What is Android Auto? Full review and user guide

What is Google's Android Auto and what are the benefits for UK drivers?

Android Auto is a version of Google's Android mobile operating system that's specifically designed for use in a car through the car’s infotainment screen. By pairing a modern Android smartphone with your car via Android Auto, you’ll be able to access and use your phone's key features safely through the car's touchscreen, digital dashboard, buttons and in-car microphone. This handy user guide outlines the key features and benefits of using Android Auto compared to manufacturer designed infotainment systems, as well as covering key questions like how to connect your phone.

Keeping up with the rapid development of smartphone apps and software has long been difficult for car manufacturers, with many in-house systems and features like satellite navigation quickly becoming dated or lacking information not long after release.

Android Auto smartphone integration allows you to mirror a simplified version of your phone screen to your car's infotainment system and use up-to-date phone apps like Google Maps or Waze for navigation. Android Auto also has the capability to extend standard infotainment functions – allowing text messages to be read or replied to, phone calls to be taken or music streaming from third-party apps like Spotify or YouTube Music – all while on the move. Apple users have access to a similar system to Android Auto called Apple CarPlay.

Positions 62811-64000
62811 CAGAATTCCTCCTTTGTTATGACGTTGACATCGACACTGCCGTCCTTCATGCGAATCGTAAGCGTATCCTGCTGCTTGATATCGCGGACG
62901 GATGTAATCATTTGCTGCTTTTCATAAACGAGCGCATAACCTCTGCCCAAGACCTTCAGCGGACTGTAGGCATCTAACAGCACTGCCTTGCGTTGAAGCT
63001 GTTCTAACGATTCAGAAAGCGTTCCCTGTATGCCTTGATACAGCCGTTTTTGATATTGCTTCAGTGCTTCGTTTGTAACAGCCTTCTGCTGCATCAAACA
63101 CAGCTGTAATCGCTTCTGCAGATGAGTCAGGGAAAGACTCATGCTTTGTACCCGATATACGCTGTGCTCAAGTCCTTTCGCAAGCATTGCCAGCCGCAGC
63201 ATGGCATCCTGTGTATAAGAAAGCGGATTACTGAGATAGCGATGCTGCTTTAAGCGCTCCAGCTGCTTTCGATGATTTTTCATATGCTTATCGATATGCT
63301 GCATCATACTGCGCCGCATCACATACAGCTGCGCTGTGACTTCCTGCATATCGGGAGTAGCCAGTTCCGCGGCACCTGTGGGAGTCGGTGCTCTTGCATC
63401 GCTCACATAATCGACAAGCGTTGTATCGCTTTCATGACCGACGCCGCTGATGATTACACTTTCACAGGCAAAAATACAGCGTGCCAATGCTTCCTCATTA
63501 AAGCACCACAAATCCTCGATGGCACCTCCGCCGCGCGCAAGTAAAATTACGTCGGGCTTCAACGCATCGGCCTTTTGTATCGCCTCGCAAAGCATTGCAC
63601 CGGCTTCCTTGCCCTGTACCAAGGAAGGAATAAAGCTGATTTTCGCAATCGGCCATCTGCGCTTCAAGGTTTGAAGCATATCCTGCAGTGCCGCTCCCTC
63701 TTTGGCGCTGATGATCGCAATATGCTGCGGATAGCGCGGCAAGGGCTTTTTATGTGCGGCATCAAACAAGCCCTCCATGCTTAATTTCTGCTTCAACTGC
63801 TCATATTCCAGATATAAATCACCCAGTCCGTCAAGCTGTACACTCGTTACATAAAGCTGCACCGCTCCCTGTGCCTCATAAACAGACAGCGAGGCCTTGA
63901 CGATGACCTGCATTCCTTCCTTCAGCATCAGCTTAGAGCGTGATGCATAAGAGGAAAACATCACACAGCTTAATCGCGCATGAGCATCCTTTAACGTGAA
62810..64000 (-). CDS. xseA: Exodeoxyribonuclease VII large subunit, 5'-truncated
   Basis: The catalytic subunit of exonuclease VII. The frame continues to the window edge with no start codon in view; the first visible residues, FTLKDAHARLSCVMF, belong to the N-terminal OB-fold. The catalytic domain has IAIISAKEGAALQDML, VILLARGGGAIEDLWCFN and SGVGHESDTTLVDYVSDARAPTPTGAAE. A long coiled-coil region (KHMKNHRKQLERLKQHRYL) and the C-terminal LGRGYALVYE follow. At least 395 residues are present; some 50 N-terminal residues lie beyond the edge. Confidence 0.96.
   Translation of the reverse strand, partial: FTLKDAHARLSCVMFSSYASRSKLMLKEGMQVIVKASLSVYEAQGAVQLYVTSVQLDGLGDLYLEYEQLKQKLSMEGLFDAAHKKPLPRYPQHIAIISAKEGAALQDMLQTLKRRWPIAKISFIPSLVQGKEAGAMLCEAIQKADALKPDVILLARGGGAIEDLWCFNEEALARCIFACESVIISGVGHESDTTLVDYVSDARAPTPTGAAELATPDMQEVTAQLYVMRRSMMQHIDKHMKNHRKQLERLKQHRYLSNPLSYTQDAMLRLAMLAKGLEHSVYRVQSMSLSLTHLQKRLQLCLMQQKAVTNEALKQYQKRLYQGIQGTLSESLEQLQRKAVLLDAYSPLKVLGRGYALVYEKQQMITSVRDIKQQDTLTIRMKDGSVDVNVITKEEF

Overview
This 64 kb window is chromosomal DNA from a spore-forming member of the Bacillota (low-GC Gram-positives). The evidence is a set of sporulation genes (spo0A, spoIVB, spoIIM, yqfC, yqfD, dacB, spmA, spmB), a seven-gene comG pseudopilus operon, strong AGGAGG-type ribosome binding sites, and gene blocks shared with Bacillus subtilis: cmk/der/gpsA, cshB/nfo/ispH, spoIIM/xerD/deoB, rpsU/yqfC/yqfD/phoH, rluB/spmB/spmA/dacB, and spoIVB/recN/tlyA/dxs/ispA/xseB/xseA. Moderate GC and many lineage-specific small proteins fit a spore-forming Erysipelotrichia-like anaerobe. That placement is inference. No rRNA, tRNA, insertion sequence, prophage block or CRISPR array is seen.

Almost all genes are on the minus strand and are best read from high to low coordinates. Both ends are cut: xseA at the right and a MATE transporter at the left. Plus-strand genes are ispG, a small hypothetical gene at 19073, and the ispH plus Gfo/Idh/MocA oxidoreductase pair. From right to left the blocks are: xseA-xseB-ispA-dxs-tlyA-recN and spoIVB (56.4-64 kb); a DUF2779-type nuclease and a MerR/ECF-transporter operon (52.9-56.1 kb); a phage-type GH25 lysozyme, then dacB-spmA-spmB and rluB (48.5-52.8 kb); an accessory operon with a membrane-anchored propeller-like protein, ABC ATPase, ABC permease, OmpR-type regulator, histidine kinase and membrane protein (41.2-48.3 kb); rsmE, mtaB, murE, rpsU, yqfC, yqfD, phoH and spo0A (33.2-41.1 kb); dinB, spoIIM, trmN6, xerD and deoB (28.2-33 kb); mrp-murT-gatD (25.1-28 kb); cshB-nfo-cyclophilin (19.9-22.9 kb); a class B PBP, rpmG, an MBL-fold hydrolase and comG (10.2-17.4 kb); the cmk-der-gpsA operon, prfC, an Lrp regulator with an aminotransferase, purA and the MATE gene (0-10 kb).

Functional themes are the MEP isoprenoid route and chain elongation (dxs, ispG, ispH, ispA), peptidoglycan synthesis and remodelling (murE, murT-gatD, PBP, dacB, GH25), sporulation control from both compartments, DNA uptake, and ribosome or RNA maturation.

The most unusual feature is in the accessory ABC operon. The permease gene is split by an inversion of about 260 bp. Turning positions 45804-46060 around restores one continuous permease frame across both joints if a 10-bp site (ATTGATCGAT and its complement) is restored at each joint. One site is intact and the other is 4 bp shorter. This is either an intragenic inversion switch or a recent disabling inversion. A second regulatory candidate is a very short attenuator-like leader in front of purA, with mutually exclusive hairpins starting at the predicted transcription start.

Android Auto basically makes connecting and using your phone in the car a simple process, but questions remain: What is Android Auto? How does it work and what are the key features? Scroll down the page for our complete guide to Android Auto.

What is Android Auto?

Android Auto is a piece of software that connects Android phones to compatible infotainment head units, displaying a simplified version of your phone screen and allowing you to use some of the key features of your phone while on the move. This includes reading text messages, making calls, streaming music or navigating using Google Maps or Waze. Many other third party apps are also available including WhatsApp, Spotify and BBC Sounds. 

More than 500 new cars currently on sale globally have Android Auto compatibility and there are numerous aftermarket car stereo head units that can add Android Auto to older cars. You can check compatibility on the Android website.

How to connect your phone to Android Auto